Having said that, the Attitude system is fantastic! There are six categories of Attitudes, each of which contains two quasi-mutually exclusive philosophies. Each civilization begins play with level 1 in a single attitude, based upon your Government type. As the game progresses, you may purchase level 0 in another attitude category, up to one philosophy in each of the six categories. Depending on one’s playstyle, and the challenge one faces in one’s opponents, leveling certain attitudes is more difficult than for others. The benefits gained at each level range from fairly weak to fairly strong, and again, some players will find some benefits better than others.
Overall, however, the attitude system is a welcome addition to SR2 because it makes gameplay more dynamic. Some of my attitude preferences (level the bonus is gained):
- Collectivism (lvl 5): All ships created at a planet gain +10% HP / Factory on its surface.
- Deliquent (lvl 2): Double pick-ups from defeated remnant fleets (super handy early game).
- Progressive (lvl 5): Increases ship blueprints by 14 hexes.
I don’t play SR2 because of its graphics—although the ability to zoom way the fuck in and way the fuck out has always appealed to me!—just like I don’t play SR2 for the story. The game doesn’t really have one. Personally, I don’t think it needs a story. Even the races have little in the way of story, relying upon the mechanics of each race (or racial options, if customizing) to spin a narrative. Playing a Capitalist Terranoid Empire with hyperdrive is a very different experience to playing a Communist Verdant Theology!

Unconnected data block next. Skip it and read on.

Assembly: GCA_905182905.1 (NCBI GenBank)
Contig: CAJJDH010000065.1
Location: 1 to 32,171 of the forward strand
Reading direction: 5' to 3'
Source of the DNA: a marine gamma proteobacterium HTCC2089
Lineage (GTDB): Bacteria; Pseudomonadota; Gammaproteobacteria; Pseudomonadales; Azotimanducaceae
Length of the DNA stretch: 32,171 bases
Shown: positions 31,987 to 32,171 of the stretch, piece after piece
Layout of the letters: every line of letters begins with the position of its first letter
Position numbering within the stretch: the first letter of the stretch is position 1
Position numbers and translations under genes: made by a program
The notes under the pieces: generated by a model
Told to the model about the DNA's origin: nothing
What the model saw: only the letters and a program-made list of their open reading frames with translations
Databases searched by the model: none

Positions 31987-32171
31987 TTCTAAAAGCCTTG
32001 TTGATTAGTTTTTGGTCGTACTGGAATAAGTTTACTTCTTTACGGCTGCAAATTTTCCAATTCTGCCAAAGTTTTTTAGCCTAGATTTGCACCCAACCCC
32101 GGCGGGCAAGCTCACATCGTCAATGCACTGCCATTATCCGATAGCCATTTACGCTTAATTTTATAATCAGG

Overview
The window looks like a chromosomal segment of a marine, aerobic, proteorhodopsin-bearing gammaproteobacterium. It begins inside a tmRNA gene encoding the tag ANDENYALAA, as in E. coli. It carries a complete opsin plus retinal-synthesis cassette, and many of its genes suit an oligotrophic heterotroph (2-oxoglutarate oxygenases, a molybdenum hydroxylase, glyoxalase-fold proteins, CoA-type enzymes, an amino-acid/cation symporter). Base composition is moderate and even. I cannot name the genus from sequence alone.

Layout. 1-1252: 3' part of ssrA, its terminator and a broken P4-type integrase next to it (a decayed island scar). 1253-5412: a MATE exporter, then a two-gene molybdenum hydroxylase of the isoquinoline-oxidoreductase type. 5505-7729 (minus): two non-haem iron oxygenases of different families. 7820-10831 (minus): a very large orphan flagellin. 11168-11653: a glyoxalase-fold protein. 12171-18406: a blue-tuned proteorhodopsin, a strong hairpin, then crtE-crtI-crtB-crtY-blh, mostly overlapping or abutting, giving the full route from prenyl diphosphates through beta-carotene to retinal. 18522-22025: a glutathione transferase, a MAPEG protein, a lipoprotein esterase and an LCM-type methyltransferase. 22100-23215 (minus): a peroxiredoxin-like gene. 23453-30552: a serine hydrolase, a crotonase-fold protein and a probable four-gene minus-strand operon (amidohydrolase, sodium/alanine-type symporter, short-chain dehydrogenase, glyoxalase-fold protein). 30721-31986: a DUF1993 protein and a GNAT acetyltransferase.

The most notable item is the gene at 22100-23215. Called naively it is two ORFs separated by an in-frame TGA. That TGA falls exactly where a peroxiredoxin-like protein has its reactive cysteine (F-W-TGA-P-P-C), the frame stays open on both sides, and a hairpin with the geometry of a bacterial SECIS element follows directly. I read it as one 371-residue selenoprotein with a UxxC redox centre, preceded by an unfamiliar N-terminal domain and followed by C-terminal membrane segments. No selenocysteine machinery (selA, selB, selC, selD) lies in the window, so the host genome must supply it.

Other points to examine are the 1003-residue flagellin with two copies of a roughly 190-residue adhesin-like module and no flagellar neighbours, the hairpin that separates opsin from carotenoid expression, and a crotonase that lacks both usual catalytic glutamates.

Fans of SR2 are also fans of Endless Space (ES), GalCiv 2, Sins of a Solar Empire (SOSE, “so-see”), and even more heavy-strategy-focused games like Creeper World 3: the story is unimportant—one’s playstyle, one’s opponents, the mechanics and the map: each of these adds to the narrative of a map. The map lasts for 5-30 hours of gameplay, and the narrative is finished: the ‘story’ of the game is complete.
All that said, the dev team overhauled every art asset in the game! The models, the planets, 2D and 3D surfaces all look crisper, grimier, shinier, etc. There exists some variety among art assets now, and blended effects on planetary surfaces look more natural, more subdued. Weapon, shield, and jump effects are more colorful, more smooth. And this graphical update was, of course, made available to all SR2 players, including those sans expansion.
Again: I was heavily biased for SR2 going into the WotH expansion. For me, for my playstyles, for what I wanted, the WotH expansion is nearly perfect.
Jessica White writes several book series based to various degrees on Mercedes Mace, a noir-style private detective in a dystopian, alt-history San Francisco in the 2020's.